Today I saw the following tweet:
If you want to be a deals lawyer, read at least one new contract every day of your 2d and 3d years of law school. 1,000 before passing bar.
— Kyle E. Mitchell (@kemitchell) December 12, 2015
@kemitchell is one of the good guys, so I don’t think he’ll mind if I take issue with his tweet.
I suggest that expecting to understand how contracts work from reading 1,000 randomly selected contracts is like expecting to understand contract law by reading 1,000 randomly selected court opinions about contract disputes.
Your average contract is full of dysfunction. If you read 1,000 contracts, you’ll become familiar with the elements of traditional contract language, but you won’t learn what function they ostensibly serve; you won’t know why they’re lacking; and you won’t learn what to use instead.
So reading 1,000 contracts will just prime you to join the ranks of passive drafters. (Go here for more on active drafting versus passive drafting.)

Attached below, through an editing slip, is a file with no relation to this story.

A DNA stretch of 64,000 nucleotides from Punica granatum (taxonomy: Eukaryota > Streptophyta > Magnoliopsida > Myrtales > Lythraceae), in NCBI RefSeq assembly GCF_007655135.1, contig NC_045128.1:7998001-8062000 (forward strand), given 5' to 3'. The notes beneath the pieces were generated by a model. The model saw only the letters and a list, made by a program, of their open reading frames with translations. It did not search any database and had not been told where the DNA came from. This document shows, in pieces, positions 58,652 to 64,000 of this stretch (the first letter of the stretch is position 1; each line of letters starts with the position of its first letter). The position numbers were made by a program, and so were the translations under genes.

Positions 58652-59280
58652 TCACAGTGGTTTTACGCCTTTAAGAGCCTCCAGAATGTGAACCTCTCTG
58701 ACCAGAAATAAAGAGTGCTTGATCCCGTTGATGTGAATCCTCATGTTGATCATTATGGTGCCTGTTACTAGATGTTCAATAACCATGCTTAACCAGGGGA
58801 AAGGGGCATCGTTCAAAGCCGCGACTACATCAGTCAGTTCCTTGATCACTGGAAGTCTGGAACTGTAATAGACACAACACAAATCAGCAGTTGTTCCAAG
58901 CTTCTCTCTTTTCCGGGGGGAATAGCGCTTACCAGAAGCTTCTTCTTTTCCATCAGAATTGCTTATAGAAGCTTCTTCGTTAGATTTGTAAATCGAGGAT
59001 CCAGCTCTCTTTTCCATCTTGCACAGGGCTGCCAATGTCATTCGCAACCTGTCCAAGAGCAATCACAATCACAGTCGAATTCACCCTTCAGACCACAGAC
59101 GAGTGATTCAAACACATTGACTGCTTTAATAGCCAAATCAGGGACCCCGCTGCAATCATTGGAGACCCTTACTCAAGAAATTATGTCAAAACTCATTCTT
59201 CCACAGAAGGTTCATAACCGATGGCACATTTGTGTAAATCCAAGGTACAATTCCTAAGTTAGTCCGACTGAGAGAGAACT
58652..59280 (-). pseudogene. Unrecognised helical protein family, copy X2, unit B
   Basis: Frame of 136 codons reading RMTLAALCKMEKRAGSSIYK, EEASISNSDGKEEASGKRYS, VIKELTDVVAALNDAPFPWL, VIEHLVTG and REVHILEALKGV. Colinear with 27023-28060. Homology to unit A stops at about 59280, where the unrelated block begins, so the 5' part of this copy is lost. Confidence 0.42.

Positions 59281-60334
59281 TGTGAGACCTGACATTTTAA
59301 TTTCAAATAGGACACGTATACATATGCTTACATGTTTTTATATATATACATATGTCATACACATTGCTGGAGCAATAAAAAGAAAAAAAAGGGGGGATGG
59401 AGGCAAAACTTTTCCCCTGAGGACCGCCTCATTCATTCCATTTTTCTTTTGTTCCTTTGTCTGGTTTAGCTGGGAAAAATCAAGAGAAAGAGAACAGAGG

To understand contracts, you have to know what to say in a contract and how to say it (and how not to say it). I’d like to think that the how-to-say-it part is relatively straightforward: read MSCD.
The what-to-say part is still a real problem, in that you have to rely on whatever commentary is available. For example, I recently purchased a book about a particular kind of transaction; it handled poorly enough the stuff that I know something about that I lost confidence in it for purposes of the stuff I know little or nothing about.
Nevertheless, I wouldn’t use actual contracts as my starting point. Instead, I’d look at commentary, with my critical faculties on high alert.